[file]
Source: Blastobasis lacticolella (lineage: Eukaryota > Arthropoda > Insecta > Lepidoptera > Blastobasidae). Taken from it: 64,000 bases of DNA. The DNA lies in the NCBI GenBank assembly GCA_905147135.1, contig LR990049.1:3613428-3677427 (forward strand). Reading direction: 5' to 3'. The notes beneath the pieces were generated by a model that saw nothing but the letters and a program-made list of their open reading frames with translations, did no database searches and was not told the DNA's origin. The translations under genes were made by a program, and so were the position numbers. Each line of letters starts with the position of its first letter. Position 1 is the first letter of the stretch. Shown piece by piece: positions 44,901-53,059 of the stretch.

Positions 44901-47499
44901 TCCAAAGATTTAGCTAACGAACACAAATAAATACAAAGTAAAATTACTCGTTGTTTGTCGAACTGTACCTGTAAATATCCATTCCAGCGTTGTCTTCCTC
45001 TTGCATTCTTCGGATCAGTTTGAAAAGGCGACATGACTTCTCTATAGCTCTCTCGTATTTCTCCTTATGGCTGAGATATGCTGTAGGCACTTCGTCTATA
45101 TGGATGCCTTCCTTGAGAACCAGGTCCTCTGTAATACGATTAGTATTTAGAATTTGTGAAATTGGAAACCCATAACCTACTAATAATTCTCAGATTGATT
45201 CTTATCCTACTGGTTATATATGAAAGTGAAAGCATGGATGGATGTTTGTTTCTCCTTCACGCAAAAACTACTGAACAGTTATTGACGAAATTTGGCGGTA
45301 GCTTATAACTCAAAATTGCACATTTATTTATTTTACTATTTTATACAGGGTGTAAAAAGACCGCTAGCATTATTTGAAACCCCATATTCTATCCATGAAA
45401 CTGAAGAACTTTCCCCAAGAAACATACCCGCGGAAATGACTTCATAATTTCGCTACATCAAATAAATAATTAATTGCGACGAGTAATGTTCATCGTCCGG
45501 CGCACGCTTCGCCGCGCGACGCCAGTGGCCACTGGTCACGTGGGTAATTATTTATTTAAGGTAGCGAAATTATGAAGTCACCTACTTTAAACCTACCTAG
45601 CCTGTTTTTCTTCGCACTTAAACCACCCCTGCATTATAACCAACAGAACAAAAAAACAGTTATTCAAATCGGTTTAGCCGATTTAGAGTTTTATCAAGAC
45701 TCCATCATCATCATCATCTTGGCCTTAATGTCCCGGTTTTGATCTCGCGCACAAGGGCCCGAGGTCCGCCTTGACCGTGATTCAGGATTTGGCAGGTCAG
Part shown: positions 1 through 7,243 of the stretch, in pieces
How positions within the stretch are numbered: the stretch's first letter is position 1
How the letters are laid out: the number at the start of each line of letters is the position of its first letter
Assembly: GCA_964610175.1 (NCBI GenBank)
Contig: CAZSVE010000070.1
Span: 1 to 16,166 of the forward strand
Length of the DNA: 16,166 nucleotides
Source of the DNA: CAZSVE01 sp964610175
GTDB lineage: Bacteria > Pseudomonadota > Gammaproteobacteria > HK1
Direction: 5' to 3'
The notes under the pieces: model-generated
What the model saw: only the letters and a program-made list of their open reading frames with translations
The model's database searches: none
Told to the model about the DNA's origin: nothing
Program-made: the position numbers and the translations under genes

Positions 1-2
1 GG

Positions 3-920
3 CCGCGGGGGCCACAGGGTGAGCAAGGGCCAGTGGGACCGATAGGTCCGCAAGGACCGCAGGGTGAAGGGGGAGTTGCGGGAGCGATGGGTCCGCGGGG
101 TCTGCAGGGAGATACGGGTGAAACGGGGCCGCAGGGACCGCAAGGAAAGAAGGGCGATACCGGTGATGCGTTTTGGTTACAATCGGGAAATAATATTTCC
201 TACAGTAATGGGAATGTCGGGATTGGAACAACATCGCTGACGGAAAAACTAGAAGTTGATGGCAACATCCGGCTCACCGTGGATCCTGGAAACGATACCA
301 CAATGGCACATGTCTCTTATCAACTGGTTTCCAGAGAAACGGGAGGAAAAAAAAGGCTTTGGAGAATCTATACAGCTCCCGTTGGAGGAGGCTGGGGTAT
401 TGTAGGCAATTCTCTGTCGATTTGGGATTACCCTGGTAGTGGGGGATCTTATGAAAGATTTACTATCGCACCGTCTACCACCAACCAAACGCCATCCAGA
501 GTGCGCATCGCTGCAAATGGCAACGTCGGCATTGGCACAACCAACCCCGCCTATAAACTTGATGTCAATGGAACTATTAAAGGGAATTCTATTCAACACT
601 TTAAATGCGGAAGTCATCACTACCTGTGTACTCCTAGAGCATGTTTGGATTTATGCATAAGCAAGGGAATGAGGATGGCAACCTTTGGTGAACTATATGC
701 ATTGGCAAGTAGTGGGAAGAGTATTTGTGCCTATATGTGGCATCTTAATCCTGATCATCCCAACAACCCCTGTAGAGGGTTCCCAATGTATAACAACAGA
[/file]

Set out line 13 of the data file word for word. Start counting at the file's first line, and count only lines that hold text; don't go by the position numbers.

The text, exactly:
How positions within the stretch are numbered: the stretch's first letter is position 1